Julia Child captured the essence and attitude to have with cooking when she said, “Learn how to cook — try new recipes, learn from your mistakes, be fearless and above all have fun.” You don’t want to pass on your own cooking deficiencies or fears. Try and learn together!

A Love for Physical Activity: You really don’t have to create or cultivate this one, but you do have to preserve it. Kids naturally love to move and be active—some more than others—but all kids enjoy movement. However, the older kids get, fewer opportunities to be active exist. If you are active, and you take the lead in family activities, your child will be more likely to be active too–and this can continue into adulthood.

This health motivation may create a state of mind that encourages a lifelong internal motivation to be healthy. You or I can’t make your child want to be healthy, or eat healthy, but you can certainly promote other feelings, such as those above that will lead to “healthy” being a love of your child’s life, and the natural default.

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  1. Hello, and thank you for this post. I love, and subscribe to, all of your ideas above – but what do you do when they don’t seem to be enough?

    I have 2 daughters — 5 and 8 — and my five year old has been obsessed with food and eating for as long as I can recall. We’ve tried all of the standard strategies — offering a wide variety of foods, offering mostly “healthy” foods but including treats, we set the example as parents, we eat breakfast and dinner together as a family daily, we garden and cook, etc.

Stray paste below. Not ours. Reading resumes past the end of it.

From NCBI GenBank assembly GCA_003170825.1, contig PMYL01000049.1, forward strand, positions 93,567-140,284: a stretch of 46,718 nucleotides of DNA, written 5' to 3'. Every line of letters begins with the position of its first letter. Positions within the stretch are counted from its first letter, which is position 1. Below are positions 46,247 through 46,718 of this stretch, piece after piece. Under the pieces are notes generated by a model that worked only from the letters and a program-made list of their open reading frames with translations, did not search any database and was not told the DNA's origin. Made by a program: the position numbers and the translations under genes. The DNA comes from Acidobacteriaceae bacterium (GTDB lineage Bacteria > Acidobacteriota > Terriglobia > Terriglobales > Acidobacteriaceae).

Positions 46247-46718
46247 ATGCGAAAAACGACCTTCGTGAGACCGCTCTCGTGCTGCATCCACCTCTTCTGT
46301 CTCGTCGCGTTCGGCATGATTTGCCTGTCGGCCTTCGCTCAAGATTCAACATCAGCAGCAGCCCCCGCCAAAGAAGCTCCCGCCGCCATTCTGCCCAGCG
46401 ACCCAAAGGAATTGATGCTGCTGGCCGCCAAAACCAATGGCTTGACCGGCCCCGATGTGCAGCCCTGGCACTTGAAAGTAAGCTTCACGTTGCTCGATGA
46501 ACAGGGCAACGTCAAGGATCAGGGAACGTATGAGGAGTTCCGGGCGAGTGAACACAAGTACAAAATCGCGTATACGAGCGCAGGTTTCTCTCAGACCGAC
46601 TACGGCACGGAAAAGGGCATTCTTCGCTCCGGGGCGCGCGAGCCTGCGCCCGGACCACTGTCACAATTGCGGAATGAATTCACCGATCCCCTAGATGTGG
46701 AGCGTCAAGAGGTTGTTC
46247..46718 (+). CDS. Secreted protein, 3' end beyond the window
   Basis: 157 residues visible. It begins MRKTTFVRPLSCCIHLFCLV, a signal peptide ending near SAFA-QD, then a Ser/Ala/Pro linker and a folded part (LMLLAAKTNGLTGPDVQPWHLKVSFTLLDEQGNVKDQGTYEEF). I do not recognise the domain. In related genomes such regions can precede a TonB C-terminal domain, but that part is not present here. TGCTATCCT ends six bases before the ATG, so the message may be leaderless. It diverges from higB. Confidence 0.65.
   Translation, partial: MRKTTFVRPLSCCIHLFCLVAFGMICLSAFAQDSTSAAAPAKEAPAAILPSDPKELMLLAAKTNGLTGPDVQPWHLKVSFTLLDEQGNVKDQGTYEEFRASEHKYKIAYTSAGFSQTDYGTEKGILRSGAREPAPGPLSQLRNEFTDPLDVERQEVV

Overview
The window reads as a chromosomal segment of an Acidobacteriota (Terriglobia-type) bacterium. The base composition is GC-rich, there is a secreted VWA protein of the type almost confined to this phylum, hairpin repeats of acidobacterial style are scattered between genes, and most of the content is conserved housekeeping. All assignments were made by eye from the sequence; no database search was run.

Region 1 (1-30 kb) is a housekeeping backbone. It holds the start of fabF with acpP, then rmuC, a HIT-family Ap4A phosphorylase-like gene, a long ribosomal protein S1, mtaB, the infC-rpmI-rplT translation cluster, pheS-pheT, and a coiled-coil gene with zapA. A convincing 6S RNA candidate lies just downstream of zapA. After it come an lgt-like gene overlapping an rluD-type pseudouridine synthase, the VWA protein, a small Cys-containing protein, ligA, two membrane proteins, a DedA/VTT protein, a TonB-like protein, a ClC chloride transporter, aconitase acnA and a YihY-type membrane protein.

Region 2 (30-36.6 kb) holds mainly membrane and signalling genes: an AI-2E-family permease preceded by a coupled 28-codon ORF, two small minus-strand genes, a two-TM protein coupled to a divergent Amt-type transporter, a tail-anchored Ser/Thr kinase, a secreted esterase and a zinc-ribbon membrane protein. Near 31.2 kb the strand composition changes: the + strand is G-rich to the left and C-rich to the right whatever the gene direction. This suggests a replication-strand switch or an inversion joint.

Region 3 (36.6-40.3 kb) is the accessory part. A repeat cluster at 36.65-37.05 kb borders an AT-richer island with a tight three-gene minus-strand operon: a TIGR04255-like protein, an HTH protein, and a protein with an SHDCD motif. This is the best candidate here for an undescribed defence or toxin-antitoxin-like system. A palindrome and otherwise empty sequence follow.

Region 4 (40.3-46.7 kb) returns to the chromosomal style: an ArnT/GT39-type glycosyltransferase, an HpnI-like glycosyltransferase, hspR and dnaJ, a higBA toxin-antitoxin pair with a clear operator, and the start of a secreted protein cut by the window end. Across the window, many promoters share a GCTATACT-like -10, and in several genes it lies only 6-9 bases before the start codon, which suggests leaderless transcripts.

But she is so fixated on food – always wants to know what we are eating at our next meal (and often several beyond that), when she can have snack, how many of X she is allowed to have — she will eat herself sick if we let her, and any sort of social event where food is abundant is incredibly stressful.

    We’ve tried talking to her about listening to our bodies, taking breaks, etc — it all makes her angry and frustrated. And as all of our friends have the opposite problem (can’t get their kids to eat!!) everyone thinks we are crazy and we’re at our wits end!

    Food seems like a means of control for her – and from that perspective we’re looking to help her with her thought process and self-management, and we’re less interested in strategies about controlling her food.

    Do you have any suggestions for us?? We will try anything (within reason!)

    1. Hi Rachel,
      I believe that some children are truly in love with food–the look, the taste, the process of eating, etc. A true passion, if you will. I also know that young children will sense tension, and if there is any around food, a sensitive child will pick up on it. Here’s a few suggestions to try: embrace her interest in food and get her more involved in food–more cooking, prepping, planning. Seek out her input for weekly menus, snacks, meals–and take the opportunity to teach about the qualities of food without conveying any negative bias. Verbalize your boundaries, such as “we can have one sweet today. which one would you like?” or “we’ve had our sweets for today; would you like some fruit and yogurt for snack?” Map out your meals in an easy to read/accessible place so she can be reassured without constantly asking you. Refer to the clock for timing of snacks and meals–again, reassuring her when she will eat next.
      i think you may have a budding foodie on your hands–which isn’t a problem!–it’s just that she is more interested than most kids in food. Your biggest challenge will be to embrace this interest and use it constructively, rather than see it as a weakness or burden. As you say, some of this may be control seeking behavior–give her more control as outlined above and see how she does. I bet she’ll be great!